Copyright on firesale
Tuesday, July 31 2012 @ 04:11 PM JST
Contributed by: Y.Yamamoto
|A Japanese proverb goes: "A fowl taking flight does not foul the surface of water." (立つ鳥水を濁さず.) I still think it would be nice if I could vanish leaving no clue to my existence behind. But with a foot already on the other side, I've recently realized it's not my duty to do away with the corpse soon to start decomposing and clean up all the mess surrounding it. I may fail to disappear like the bird, but that is that.|
Some among the bereaved may complain, but after all, I'm not at fault for their trouble any more than they are.
This is my Bodhi.
Recently I often wander about the seaside area of the city late at night. I'm looking around for the right place to sink myself when time comes. Just between you and me, there's Plan B. But I think its scenario is a little too bloody to talk about openly.
With the other foot still on "this" side of the Styx, however, I haven't fully extricated myself from Kleshas yet. Among other things, I still find it a little too hard to leave behind those people and things that have made my life worth living.
As I always say, I'm too honest a person to cherry-pick things that make me look good or right. For that reason I may look to have had a hard time throughout my lifetime. So you think I am going to have my day for the first time at the last moment of my life. But as usual you are wrong. I've never been an ascetic person. I'm an avowed hedonist. Therefore, my life was full of gorgeous prizes such as unforgettable relationships with unassimilated young women who were all intelligent, compassionate and graceful. It's just that I'm neither braggart nor exhibitionist. I don't want to share my experience with anyone else because it needn't be shared in the first place.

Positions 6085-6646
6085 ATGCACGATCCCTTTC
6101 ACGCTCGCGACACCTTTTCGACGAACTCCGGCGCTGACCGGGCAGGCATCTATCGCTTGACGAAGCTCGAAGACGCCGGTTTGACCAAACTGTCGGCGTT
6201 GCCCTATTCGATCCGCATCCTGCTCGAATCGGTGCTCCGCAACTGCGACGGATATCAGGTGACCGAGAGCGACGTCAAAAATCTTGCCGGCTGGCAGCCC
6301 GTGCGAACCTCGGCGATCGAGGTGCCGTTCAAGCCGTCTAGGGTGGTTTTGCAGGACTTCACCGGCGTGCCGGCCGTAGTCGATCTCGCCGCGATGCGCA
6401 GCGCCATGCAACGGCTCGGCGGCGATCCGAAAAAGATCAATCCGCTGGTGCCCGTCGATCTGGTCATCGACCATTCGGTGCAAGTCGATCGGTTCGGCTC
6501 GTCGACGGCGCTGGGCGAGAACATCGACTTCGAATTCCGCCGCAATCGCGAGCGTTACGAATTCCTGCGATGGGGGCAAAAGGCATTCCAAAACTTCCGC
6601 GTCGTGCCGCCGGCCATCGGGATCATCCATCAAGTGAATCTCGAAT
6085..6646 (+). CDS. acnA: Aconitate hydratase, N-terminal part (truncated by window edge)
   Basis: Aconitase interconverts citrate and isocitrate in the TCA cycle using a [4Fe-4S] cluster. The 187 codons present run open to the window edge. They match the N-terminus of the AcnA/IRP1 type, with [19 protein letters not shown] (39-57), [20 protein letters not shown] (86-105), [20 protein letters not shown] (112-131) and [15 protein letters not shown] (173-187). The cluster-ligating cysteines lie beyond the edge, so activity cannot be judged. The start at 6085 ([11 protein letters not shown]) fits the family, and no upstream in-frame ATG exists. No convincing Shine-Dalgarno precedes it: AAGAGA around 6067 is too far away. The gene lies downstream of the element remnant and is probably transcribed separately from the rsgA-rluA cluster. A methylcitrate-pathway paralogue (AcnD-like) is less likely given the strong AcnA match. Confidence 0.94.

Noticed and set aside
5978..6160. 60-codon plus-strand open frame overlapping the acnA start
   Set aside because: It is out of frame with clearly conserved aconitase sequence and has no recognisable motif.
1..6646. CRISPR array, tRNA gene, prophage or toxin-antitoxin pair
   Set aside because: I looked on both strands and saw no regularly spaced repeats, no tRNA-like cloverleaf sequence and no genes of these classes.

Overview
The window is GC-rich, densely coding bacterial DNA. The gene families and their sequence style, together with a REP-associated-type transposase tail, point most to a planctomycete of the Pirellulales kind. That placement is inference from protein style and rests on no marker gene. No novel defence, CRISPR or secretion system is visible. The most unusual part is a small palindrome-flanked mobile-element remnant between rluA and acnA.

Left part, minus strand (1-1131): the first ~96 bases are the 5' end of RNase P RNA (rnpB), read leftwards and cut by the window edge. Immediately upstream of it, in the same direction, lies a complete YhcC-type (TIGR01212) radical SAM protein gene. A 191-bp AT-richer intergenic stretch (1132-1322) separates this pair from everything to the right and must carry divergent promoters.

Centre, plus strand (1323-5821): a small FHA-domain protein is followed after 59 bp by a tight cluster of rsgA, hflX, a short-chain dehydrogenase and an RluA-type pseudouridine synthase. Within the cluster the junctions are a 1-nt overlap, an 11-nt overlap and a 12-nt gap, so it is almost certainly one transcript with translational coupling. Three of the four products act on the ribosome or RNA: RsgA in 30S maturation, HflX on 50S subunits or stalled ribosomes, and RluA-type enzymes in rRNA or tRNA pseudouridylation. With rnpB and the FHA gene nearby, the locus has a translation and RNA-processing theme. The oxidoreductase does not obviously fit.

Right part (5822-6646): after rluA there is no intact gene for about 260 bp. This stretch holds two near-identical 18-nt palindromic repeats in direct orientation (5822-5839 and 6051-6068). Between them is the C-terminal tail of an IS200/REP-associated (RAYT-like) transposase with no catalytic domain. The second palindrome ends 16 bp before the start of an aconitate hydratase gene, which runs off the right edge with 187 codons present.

Apart from the bright side of my life, the following are some of the faces that still keep disturbing my Moksha state of mind.
|The most annoying of all is this scum named Chang. When I sent him the link to my most recent post, he didn't respond. His MO in the face of a criticism that he has never dreamed of hearing from a colonial of the American Empire is to stick his empty head in the sand like an ostrich.|